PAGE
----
Charter school faces uncertain future


Financial concerns uncovered following arrest of school finance officer leaves Carolina International School’s future in question

By Josh Lanier
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Several teachers at Harrisburg’s Carolina International School say they are searching for new jobs as looming debt threatens to close the school by April 30.

The possible closure of the 445-student school comes after a financial company hired by the school found that a former employee, who was arrested and charged with embezzlement, mismanaged nearly $500,000 in funds over the course of almost two years.

Teachers first learned of the financial woes of the school at a Feb. 14 board meeting. The school needs to raise $390,000 to cover operating expenses, including payroll for the rest of the year. They were told if $170,000 wasn’t raised by April 30, May’s payroll would not be met. Another $220,000 would need to be raised by the end of May to cover the June payroll.

The problems shocked some parents and teachers. While others said they believed the closure was a foregone conclusion after complaining about the school’s financial woes for years.

Unanswered questions
School Director Richard Beall said Friday that he believes some of the responsibility for the school’s financial problems rests with him.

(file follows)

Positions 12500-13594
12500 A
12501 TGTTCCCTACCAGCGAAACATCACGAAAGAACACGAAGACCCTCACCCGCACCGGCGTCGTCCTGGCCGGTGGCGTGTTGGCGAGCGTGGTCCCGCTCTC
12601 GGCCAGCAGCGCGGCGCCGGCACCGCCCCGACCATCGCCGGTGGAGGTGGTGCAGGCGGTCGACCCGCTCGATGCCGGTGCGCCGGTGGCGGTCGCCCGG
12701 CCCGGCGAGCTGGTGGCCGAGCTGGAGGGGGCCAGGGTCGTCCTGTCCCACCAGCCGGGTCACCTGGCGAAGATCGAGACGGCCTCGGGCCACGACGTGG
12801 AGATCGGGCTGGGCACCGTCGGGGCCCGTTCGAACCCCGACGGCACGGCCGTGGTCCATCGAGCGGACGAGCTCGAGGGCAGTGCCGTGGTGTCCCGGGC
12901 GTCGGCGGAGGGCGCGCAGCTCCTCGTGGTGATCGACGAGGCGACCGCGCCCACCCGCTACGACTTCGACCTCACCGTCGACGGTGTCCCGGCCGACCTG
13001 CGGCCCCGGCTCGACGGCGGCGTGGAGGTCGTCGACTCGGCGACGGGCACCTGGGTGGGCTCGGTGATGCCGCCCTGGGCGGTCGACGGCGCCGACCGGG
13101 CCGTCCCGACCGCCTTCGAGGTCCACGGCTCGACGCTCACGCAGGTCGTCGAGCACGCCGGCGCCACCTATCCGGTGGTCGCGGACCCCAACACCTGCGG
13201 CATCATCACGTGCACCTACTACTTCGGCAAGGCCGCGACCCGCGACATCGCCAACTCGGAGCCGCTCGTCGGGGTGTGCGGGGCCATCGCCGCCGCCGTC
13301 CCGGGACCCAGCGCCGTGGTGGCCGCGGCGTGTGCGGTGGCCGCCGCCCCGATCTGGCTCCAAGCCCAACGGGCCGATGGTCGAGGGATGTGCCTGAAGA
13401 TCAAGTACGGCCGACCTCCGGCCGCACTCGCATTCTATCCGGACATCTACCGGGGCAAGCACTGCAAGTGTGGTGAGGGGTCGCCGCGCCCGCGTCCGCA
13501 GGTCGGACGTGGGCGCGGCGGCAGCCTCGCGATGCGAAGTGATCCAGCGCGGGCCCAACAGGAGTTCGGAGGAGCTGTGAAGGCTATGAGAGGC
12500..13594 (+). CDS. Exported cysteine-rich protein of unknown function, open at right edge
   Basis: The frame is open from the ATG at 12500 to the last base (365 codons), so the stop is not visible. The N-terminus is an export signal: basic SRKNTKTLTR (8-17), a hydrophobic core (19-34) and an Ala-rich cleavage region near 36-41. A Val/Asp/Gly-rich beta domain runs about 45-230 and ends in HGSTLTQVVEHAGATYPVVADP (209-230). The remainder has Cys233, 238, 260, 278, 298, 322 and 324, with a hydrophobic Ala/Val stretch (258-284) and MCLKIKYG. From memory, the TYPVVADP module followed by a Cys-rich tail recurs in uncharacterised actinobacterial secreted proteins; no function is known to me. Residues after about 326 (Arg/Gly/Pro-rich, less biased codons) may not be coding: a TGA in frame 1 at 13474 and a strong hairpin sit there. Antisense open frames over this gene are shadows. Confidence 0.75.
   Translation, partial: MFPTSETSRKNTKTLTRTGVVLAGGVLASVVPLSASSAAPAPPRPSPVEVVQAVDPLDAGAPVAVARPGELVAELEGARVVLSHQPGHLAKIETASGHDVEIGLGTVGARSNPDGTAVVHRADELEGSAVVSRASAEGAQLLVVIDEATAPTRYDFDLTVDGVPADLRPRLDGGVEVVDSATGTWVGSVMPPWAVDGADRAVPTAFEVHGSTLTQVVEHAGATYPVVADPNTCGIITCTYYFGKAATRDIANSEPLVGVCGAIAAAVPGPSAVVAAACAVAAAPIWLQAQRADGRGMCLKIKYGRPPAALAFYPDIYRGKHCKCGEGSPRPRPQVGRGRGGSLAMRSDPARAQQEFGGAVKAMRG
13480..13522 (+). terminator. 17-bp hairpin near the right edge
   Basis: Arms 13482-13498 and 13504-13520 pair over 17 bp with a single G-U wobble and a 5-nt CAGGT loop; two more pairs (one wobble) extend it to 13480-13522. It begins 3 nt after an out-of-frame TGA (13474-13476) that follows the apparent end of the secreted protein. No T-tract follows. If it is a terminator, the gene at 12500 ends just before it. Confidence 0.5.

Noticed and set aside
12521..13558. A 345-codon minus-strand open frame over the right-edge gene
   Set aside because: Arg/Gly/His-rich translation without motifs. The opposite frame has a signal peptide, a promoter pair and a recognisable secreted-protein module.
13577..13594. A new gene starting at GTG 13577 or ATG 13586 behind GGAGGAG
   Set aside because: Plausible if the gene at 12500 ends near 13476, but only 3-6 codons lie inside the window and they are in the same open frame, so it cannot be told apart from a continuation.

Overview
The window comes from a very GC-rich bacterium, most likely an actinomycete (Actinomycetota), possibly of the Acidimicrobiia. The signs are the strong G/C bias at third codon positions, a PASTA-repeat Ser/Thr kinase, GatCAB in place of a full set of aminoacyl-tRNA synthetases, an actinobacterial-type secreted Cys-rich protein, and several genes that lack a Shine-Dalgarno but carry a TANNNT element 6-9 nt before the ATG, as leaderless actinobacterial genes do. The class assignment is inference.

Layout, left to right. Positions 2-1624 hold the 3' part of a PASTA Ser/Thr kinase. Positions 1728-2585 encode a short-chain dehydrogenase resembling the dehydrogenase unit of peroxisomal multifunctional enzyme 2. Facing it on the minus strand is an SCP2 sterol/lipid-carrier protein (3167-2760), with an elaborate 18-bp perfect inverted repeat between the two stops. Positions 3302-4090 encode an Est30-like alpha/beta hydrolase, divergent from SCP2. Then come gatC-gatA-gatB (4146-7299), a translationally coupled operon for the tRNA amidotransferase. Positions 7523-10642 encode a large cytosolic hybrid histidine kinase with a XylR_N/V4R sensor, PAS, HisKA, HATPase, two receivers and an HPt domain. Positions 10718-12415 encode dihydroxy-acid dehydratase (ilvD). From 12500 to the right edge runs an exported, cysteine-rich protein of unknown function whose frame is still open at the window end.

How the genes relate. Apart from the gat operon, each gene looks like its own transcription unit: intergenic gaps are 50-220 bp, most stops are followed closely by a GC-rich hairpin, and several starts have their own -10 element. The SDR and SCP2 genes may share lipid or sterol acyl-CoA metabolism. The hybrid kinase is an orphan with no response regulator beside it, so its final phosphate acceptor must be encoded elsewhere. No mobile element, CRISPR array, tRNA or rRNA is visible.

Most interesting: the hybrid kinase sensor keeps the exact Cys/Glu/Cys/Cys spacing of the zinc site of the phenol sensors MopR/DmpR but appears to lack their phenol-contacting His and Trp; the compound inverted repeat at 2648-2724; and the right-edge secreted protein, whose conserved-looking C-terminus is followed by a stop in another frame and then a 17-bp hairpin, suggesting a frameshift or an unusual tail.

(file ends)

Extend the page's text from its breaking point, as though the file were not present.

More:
“We didn’t take adequate enough measures to address the problems when they arose,” he said. “I take a full measure of responsibility in this.”

Beall talked about the school’s former financial officer, Sandra Vielbaum, who was arrested and charged by Cabarrus County police on Dec. 19 with embezzlement. Her next court appearance is scheduled for March 3.

Acadia Northstar, a Rutherfordton based accounting firm hired to evaluate the school’s finances, believes Vielbaum embezzled nearly $200,000 in funds and caused another $300,000 in damage with late or default payments, Beall said.

The fraud allegedly began on March 10, 2006 with an illegally deposited check, Beall said, and school officials were unaware of any impropriety until shortly before Vielbaum’s arrest. But e-mails sent to Beall dated March 2006, complained about possible mismanaged funds and asked for a board investigation.

“I don’t care what we’re told now, there’s nothing that they can really say or do that will make me change my mind about that school,” said Heather Estey, a parent of CIS students. “We’ve been trying to get the board’s attention about issues with the budget for nearly two years and they ignored us. I, and a lot of other parents, can’t trust that school anymore.”

Beall said investigations were conducted into the school’s finances as complaints came in from parents, but, he admits, he and other school officials weren’t thorough enough.

“We tried to follow up on specific complaints that were filed on a case by case basis,” he said. “Looking back, we didn’t require enough to disprove any wrongdoings.”
Estey, and several other parents, said they would remove their children from the school even if it remains open next school year.

Beall said he has considered resigning as director, but hasn’t put a great deal of thought into a decision.

“Each day is filled with a little bit of disappointment and a lot of determination,” he said. “We are determined to find ways to get that money and keep this school open. That’s what I really am focused on right now.”

Can the school stay open?
Other than the $390,000 needed to cover operating costs for May and June, the school is in debt.